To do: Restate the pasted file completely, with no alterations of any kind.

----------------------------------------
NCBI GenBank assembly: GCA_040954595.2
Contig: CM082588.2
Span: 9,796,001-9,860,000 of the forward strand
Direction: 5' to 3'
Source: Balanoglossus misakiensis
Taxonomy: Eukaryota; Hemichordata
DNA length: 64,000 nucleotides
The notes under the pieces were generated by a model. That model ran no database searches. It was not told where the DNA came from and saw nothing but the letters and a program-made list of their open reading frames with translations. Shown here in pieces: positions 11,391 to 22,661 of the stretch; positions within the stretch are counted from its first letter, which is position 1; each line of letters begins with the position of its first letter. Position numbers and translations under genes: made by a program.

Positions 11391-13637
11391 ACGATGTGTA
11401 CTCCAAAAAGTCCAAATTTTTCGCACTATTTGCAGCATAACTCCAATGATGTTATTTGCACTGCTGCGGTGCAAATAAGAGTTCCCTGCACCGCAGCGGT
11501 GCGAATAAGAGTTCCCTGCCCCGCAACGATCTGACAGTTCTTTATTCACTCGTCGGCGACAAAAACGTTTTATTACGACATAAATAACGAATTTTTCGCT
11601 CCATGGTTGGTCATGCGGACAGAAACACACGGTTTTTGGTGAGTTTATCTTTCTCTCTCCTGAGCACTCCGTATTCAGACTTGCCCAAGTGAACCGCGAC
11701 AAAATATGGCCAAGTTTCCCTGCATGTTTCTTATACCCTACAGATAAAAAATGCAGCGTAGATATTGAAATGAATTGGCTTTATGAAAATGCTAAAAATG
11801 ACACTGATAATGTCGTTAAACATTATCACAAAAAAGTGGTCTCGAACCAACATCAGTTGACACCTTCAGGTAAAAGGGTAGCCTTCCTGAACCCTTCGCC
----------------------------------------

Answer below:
NCBI GenBank assembly: GCA_040954595.2
Contig: CM082588.2
Span: 9,796,001-9,860,000 of the forward strand
Direction: 5' to 3'
Source: Balanoglossus misakiensis
Taxonomy: Eukaryota; Hemichordata
DNA length: 64,000 nucleotides
The notes under the pieces were generated by a model. That model ran no database searches. It was not told where the DNA came from and saw nothing but the letters and a program-made list of their open reading frames with translations. Shown here in pieces: positions 11,391 to 22,661 of the stretch; positions within the stretch are counted from its first letter, which is position 1; each line of letters begins with the position of its first letter. Position numbers and translations under genes: made by a program.

Positions 11391-13637
11391 ACGATGTGTA
11401 CTCCAAAAAGTCCAAATTTTTCGCACTATTTGCAGCATAACTCCAATGATGTTATTTGCACTGCTGCGGTGCAAATAAGAGTTCCCTGCACCGCAGCGGT
11501 GCGAATAAGAGTTCCCTGCCCCGCAACGATCTGACAGTTCTTTATTCACTCGTCGGCGACAAAAACGTTTTATTACGACATAAATAACGAATTTTTCGCT
11601 CCATGGTTGGTCATGCGGACAGAAACACACGGTTTTTGGTGAGTTTATCTTTCTCTCTCCTGAGCACTCCGTATTCAGACTTGCCCAAGTGAACCGCGAC
11701 AAAATATGGCCAAGTTTCCCTGCATGTTTCTTATACCCTACAGATAAAAAATGCAGCGTAGATATTGAAATGAATTGGCTTTATGAAAATGCTAAAAATG
11801 ACACTGATAATGTCGTTAAACATTATCACAAAAAAGTGGTCTCGAACCAACATCAGTTGACACCTTCAGGTAAAAGGGTAGCCTTCCTGAACCCTTCGCC